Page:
This remarkable and unique study explores women heroines in detective fiction written by women authors. These heroines subvert pop culture’s traditional stereotypes for women. The book further examines how this sub-genre has changed over time as does the popular culture it embodies.

How Contemporary Novelists Rewrite Stories From the Bible: The Interpretation of Scripture in Literature
 Swindell, Anthony Charles
2009 0-7734-4764-4 380 pages
This work examines fourteen reception-histories of single biblical stories, published in English between 1972 and 2002. They cover the topics of Eve, Cain and Abel, Noah’s Flood, Solomon and Sheba, Jezebel, Job, Judith, Jonah, the Magi, the Virgin Mary, Mary Magdalene, Pilate, Judas and the Apocalypse.

Interpreting Great Classics of Literature as Metatheatre and Metafiction
 Gallagher, David
2011 0-7734-1438-X 174 pages
This volume examines a variety of comparative literary texts from different periods, literary traditions and cultures that are drawn on to examine metatheatricality and metafictionality. Metatheatre and metafiction are considered for their interrelation, impact and correspondence with seventeenth century French drama, the eighteenth century German novel, twentieth century English drama, an old English epic text, Indian postmodernist fiction, as well as Greek and Roman Classical works of antiquity.

Interpreting Great Classics of Literature as Metatheatre and Metafiction: Ovid, Beowulf, Corneille, Racine, Wieland, Stoppard, and Rushdie
 Gallagher, David
2010 0-7734-1438-X 188 pages

Interpreting Modernist Writers: Macro History, Personal History, and Manuscript History
 Sultan, Stanley
2008 0-7734-5108-0 356 pages
This work presents specimens of three specialized kinds of history of Modernism, offering an alternative to assumptions about the relations of individual writers to their art and contesting general assertions usually made in the literary historiography.

Introduction to Western Esotericism. Essays in the Hidden Meaning of Literature, Groups, and Games
 Chishty-Mujahid, Nadya Q.
2008 0-7734-5019-X 192 pages
This work functions as an introductory text for those new to the discipline, but also presents more advanced-level studies of literary works that will appeal to a more specific critical audience. The interdisciplinary diversity of the work enhances the presentation of certain hitherto unexplored academic vistas of Western Esotericism. This book contains thirty black and white photographs.

Invention of False Medieval Authorities as a Literary Device in Popular Fiction
 Morgan, Gwendolyn A.
2006 0-7734-5939-1 136 pages
This study explores the construction of false authority within and by contemporary popular fiction, especially within those tales concerned with the creation of texts themselves. This practice represents a return to medieval theories of authority, where the Bible, theology, and the ancient classics represented recourse for the assertions of contemporary thinkers and writers.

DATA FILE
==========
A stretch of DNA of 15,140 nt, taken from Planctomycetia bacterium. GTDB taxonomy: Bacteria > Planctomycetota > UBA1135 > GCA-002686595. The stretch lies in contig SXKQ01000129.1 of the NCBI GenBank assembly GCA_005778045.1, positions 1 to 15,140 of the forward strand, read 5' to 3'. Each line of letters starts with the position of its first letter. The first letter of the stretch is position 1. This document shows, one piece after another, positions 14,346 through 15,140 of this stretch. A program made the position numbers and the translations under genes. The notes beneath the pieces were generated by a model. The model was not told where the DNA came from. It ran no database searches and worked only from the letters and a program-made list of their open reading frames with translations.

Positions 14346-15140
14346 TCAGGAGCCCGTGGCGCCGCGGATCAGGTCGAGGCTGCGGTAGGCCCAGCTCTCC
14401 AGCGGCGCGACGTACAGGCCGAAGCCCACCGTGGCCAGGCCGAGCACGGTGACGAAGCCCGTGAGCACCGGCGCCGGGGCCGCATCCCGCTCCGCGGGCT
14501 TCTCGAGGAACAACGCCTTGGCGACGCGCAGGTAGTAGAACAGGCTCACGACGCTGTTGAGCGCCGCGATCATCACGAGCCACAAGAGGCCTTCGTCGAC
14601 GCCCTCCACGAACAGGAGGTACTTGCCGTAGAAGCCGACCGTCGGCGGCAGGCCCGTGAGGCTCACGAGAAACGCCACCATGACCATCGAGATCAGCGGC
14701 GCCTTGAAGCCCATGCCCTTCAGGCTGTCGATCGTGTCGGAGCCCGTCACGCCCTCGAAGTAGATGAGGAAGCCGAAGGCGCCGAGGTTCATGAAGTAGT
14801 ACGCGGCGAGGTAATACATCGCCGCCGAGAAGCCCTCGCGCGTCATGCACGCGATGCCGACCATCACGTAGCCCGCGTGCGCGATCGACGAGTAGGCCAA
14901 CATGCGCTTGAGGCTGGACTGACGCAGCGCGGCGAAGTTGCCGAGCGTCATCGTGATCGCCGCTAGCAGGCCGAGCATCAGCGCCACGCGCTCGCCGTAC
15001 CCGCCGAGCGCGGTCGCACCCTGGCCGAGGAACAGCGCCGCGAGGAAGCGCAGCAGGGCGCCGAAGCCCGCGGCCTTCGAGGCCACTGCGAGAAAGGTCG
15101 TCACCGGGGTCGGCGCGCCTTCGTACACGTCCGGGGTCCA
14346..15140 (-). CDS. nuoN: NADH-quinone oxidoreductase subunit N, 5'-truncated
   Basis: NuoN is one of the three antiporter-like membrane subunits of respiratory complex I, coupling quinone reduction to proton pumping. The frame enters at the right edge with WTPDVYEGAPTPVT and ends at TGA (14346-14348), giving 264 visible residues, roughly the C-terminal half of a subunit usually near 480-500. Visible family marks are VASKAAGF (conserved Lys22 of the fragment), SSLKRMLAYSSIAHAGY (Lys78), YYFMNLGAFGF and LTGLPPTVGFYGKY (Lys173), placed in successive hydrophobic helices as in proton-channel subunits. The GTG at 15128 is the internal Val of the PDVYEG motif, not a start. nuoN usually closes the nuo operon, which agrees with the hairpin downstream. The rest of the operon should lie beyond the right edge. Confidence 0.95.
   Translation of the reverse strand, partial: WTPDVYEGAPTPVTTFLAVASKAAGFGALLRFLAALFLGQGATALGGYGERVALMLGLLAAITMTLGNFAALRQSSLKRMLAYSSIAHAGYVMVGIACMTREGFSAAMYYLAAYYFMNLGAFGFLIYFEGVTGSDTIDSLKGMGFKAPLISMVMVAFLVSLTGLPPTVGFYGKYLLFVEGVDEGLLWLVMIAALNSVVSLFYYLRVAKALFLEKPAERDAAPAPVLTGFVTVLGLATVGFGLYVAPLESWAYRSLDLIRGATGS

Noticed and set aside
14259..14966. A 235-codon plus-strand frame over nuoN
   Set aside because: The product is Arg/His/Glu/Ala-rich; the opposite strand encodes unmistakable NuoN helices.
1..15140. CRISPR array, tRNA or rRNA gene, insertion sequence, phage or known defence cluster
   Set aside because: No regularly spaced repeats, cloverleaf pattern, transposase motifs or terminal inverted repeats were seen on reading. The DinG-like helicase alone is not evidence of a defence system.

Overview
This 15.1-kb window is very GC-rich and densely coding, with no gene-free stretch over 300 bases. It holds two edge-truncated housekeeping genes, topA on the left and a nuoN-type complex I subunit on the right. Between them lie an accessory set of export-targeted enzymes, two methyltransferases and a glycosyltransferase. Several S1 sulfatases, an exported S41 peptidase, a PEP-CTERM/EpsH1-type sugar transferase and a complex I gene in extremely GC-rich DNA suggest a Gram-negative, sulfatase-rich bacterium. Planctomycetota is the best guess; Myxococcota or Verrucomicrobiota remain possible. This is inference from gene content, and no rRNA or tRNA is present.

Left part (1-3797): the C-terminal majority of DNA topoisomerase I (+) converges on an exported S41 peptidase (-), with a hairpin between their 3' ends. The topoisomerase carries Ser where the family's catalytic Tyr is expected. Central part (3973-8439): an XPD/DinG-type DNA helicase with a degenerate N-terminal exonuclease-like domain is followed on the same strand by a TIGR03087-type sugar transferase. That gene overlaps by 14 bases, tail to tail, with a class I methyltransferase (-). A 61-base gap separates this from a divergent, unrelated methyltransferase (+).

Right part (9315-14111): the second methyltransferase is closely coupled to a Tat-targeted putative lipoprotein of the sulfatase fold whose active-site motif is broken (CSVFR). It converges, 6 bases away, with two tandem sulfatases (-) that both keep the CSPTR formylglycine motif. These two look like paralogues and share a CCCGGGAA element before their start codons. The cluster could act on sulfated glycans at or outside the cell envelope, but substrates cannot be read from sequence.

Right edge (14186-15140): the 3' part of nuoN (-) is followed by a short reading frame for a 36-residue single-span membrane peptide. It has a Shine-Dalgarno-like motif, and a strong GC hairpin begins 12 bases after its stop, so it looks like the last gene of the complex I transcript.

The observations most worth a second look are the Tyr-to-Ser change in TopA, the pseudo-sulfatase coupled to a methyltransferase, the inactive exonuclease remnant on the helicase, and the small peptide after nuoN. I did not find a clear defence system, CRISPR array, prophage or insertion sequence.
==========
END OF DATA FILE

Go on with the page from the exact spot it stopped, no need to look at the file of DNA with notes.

Irony in the Poetry of JosÉ De Espronceda, 1826-1842
 Pallady, Stephen
1991 0-88946-227-5 183 pages
Stresses the various types of irony in the poetic works of José de Espronceda, whom many literary commentators regard as one of the most outstanding figures in nineteenth-century Spanish literature because he so completely represents all aspects of Romanticism. Explores Espronceda's poems, particularly the longer narrative ones, and the prominent role played by irony - a main feature of the literary temperament of the Romantic Generation.

John Bunyan's Master Story. The Holy War as Battle Allegory in Religious and Biblical Context
 Runyon, Daniel Virgil
2007 0-7734-5384-9 296 pages
Demonstrates that with The Holy War, John Bunyan created a literary masterpiece in the tradition of Psychomania by Prudentius and set the standard by which to judge battle allegories. This analysis reveals the roots of Bunyan’s genius in both his theological and literary sensibilities, shaped by Luther and Foxe, and his comprehensive understanding of the biblical plot or “master story.” This work details biblical foundations and literary devices employed by Bunyan which have remained unnoticed in previous studies, while also engaging themes or motifs of importance to him as a writer and thinker.

Jules Lequyer’s Abel and Abel followed by “Incidents in the Life and Death of Jules Lequyer”
 West, Mark
1999 0-7734-7934-1 208 pages